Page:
Diverse and rapidly evolving pathogens and global climate changes adversely affecting food security by reduction in the world crop yield. The increased use of synthetic pesticides and fertilizers provides immediate solutions for the plant disease and crop yield problems, respectively, but in the end, they drastically affect human and environment health. Although bio-pesticides, bio-fertilizers, and bio-control agents derived from living microbes are becoming suitable replacements for the hazardous synthetic pesticides and fertilizers, their reduced efficiency, still high costs and inconsistent field performance generally downgrade them to niche products (Glare et al.,2012). Over the past decade, research on BVOCs-plant interactions has led to an increasingly conceptual understanding of the intriguingly complex and dynamic nature of BVOCs, by stressing their potential role in enhancing crop protection and productivity in a sustainable way. As discussed above, exposing plants to BVOCs results in a significant modulation of plant metabolomics, physiology, and transcriptional status, which leads to the assumption that plants have the ability to perceive and respond to MVOCs. Most of the studies have, however, been conducted under lab conditions. Only recently have a few studies been performed in open field conditions to demonstrate efficient adoption of BVOCs for a sustainable crop protection and production (Song and Ryu, 2013). These studies clearly demonstrate the need for implementation of BVOCs application in open field conditions and stress their multiple roles to increase pathogen resistance, protection against herbivores and in general as bio-control agents. We now have the means to begin a new era of BVOCs applications for a sustainable crop protection and production strategies as a possible substitute for synthetic and hazardous chemical pesticides and fertilizers. Effective deployment of BVOCs still, however, remains a major challenge. Certain plant growth-promoting rhizobacteria (PGPR) elicit induced systemic resistance (ISR) and plant growth promotion in the absence of physical contact with plants via volatile organic compound (VOC) emissions.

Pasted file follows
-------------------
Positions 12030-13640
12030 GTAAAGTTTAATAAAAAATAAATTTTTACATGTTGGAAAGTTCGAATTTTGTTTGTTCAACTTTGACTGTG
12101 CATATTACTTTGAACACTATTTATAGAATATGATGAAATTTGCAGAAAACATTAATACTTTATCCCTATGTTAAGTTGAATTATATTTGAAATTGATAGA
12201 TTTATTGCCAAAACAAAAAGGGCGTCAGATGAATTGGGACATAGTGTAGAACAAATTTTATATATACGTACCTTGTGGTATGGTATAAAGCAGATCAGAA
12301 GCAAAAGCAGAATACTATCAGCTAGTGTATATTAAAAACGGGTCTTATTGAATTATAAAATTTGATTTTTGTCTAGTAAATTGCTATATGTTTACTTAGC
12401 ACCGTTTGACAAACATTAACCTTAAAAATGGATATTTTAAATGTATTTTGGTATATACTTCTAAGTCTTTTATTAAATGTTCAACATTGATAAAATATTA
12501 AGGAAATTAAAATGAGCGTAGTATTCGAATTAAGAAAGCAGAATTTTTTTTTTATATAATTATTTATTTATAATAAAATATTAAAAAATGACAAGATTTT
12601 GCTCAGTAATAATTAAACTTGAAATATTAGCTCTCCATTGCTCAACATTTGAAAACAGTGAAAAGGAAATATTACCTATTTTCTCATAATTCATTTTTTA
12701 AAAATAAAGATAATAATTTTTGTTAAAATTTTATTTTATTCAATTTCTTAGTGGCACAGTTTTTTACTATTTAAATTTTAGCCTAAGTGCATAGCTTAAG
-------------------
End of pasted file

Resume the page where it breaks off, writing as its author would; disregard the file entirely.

Future Prospects